I started with the minestrone. I think they forgot to add pasta to my portion; there wasn't any, not like I really missed it. My husband had... something. Let's say it was a salad and he liked it. We both stuck with pastas, as advised here. He had the tajarin, which was described as tagliatelle but was so finely cut that it looked like ramen. It had a pork and porcini mushroom sauce. I think he was thrown off that the pasta was narrower than expected and initially said he wished he had ordered something else, but ended up being happy with it.
I had the pappardelle with a lamb and artichoke sauce with lemon zest. Man, was that lemony! Too lemony. It didn't kill the dish, but it didn't end up being my favorite.
They brought some complimentary sweets at the end, just a bite of something chocolate and some torrone. It was a nice touch and it reinforced my vision of Perbacco as a gracious place.
Verdict: I think we would both go back. I would still be curious to try Barbacco on another trip.
On a general note, the comments on these boards seem to indicate that SF isn't known for its service-- that waitstaffs tend to be laid back at best, and that service might be a weak point in the SF dining experience. From our trip, I would say that is not so-- not once throughout the trip did we have a disappointing service experience, and as you can see from my comments, most often we were impressed by some quality or another of the service. So well done, SF.
And there you have it! Thank you for all the help, SF Chowhounders!
Can anyone who has been to both weigh in on Sons & Daughters vs. AQ? I know AQ has both the four-course option and the tasting menu, and S&D has just the tasting menu. I'm assuming we would go for the tasting menu at AQ, but I'm happy to hear your thoughts on that vs. the four-course menu.
I'm specifically interested in a comparison of their:
- Food execution, ingredient quality, overall enjoyability (subjective, I know)
- Wine pairings (we will almost certainly opt for these)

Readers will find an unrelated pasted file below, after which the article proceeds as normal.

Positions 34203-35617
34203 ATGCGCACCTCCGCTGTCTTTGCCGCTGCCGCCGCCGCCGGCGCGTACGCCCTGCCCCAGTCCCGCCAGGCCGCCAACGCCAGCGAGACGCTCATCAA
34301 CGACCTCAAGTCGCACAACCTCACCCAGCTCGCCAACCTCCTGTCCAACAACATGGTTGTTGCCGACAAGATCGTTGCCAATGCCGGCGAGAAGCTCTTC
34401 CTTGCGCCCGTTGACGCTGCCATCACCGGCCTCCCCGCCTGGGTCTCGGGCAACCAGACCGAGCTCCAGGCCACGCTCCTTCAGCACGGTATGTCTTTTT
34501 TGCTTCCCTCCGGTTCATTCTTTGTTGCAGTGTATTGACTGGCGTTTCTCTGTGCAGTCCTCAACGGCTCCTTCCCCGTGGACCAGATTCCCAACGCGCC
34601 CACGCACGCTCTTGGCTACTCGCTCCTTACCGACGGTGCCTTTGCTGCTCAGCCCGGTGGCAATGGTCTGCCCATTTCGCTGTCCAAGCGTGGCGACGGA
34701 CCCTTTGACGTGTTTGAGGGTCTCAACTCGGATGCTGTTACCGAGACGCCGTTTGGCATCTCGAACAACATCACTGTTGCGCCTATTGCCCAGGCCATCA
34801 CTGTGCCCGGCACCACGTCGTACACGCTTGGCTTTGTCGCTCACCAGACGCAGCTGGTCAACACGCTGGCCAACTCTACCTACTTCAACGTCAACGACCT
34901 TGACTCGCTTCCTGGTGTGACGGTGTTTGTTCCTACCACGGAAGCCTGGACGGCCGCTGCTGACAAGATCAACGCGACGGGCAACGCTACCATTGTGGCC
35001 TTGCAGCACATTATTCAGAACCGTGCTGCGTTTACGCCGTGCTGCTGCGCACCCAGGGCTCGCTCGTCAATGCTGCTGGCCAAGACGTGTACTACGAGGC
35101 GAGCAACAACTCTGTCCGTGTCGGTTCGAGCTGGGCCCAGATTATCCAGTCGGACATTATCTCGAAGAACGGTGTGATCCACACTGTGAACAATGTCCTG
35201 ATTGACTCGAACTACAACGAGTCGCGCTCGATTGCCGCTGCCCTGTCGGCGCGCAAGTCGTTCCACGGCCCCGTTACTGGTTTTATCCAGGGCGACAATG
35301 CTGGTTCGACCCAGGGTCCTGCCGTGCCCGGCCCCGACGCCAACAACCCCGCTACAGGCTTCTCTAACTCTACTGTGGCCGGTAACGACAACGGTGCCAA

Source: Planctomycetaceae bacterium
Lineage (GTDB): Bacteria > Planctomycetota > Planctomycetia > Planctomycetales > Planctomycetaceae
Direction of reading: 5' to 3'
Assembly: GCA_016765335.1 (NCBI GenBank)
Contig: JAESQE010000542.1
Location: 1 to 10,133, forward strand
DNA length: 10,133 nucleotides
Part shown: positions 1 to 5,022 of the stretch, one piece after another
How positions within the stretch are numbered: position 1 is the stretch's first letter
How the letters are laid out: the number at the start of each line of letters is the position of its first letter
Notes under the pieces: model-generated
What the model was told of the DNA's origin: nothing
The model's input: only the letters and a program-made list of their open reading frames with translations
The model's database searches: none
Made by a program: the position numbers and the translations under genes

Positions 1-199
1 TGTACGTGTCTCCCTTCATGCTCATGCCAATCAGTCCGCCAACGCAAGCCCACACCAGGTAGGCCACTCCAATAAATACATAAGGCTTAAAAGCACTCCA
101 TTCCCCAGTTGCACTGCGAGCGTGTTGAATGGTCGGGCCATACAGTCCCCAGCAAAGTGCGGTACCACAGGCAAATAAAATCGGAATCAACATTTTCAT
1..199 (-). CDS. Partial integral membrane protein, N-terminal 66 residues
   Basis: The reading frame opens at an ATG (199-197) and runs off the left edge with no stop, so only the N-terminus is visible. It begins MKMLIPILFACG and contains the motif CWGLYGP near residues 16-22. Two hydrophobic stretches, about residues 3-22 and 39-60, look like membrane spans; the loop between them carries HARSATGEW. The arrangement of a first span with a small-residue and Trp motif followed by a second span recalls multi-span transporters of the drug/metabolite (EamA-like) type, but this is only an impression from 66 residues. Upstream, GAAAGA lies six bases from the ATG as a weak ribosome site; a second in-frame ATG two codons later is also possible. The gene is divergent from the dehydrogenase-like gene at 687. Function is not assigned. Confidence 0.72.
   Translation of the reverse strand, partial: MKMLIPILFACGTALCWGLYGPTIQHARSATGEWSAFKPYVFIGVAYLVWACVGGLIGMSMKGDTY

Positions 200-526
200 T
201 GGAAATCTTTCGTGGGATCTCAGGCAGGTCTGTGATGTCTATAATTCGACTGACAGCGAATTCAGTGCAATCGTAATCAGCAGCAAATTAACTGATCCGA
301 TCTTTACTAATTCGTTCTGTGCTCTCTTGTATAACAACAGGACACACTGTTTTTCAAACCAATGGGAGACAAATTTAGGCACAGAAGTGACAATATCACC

- Anything else that would be the deciding factor for you.
Since their price points are very close (AQ: $92 + $58 for wine; S&D: $98 + $68 for wine) and they both have their fans and detractors on the boards, I would love your thoughts on a head-to-head comparison.
bbulkow, would you not consider Sons & Daughters to be Californian? Our goal was to make our high-end dinner Californian cuisine and to spend other meals eating things we can't get where we are living now, hence all the ethnic options. But please educate me if S&D isn't a good example of what you mean by a Californian restaurant.
And thank you for the other suggestions. I think we will keep Italian for one of our dinners because it is a favorite of ours and we can't get the kind of high quality Italian food that SF has where we live. But we will keep the other places you suggest in mind for a lunch or Monday's dinner. We won't be in town over the weekend, so we wont' get a chance to test out the various brunch options that have been suggested.
Getting to BART just takes a ride on the AirTrain, no? We have a lot of practice on JFK's AirTrain to connect to the subway, so we are undaunted by that (or at least I am). More money to devote to food and beverage! :) (But if it's a really rough day, we'll take a cab.)
Robert, a one-two punch of Aquitaine and Rickhouse sounds fantastic. You may have just solved Monday for me. Would we need a reservation at Aquitaine on a Monday evening?